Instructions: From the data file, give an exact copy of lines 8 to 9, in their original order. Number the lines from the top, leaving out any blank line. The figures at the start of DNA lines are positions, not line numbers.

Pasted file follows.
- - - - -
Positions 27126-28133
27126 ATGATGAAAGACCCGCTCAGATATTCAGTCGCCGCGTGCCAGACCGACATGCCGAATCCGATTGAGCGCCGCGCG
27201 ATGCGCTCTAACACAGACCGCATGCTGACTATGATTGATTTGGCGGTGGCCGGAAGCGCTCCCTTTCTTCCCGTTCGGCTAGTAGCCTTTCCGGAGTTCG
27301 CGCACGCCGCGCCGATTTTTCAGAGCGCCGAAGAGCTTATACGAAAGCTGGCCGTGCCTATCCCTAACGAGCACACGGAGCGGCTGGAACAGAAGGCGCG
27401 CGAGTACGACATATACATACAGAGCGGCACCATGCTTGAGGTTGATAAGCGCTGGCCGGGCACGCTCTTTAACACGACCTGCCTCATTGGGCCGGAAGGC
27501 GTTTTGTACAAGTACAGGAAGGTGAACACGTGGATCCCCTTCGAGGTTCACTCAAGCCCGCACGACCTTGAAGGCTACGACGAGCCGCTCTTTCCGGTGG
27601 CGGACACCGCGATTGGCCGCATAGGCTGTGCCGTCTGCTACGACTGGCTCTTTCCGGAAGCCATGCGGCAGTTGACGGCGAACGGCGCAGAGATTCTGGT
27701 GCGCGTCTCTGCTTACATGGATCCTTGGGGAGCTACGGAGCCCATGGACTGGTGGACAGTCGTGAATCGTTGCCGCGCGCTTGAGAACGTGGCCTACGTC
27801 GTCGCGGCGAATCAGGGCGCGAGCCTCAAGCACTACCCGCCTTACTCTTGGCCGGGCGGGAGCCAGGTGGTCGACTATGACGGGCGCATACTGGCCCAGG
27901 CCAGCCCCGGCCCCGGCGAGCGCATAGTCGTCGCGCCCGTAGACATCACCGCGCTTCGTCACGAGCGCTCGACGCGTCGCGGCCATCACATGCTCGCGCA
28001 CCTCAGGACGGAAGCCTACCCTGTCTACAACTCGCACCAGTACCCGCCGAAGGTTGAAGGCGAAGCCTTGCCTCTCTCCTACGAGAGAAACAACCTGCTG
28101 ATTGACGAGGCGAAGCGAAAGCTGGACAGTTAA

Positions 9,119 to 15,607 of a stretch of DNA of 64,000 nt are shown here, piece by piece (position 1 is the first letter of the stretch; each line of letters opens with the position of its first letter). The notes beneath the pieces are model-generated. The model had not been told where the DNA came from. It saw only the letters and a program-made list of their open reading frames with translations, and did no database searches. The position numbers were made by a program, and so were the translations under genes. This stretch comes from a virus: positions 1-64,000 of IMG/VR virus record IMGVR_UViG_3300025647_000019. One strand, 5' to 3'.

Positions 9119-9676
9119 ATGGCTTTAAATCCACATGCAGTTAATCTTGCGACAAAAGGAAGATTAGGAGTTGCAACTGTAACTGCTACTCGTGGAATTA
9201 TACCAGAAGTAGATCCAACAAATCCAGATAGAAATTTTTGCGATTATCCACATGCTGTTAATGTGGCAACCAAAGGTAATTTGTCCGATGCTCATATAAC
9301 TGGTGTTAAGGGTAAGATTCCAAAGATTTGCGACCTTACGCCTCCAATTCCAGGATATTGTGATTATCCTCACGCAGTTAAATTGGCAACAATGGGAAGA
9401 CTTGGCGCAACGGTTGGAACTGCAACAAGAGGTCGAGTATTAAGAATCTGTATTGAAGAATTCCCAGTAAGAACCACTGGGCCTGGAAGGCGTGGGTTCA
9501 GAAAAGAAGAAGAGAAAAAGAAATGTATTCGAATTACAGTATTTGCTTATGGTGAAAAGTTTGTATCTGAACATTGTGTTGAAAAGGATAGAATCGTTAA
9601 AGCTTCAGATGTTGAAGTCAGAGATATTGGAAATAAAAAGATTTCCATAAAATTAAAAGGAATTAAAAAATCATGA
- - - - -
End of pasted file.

27701 GCGCGTCTCTGCTTACATGGATCCTTGGGGAGCTACGGAGCCCATGGACTGGTGGACAGTCGTGAATCGTTGCCGCGCGCTTGAGAACGTGGCCTACGTC
27801 GTCGCGGCGAATCAGGGCGCGAGCCTCAAGCACTACCCGCCTTACTCTTGGCCGGGCGGGAGCCAGGTGGTCGACTATGACGGGCGCATACTGGCCCAGG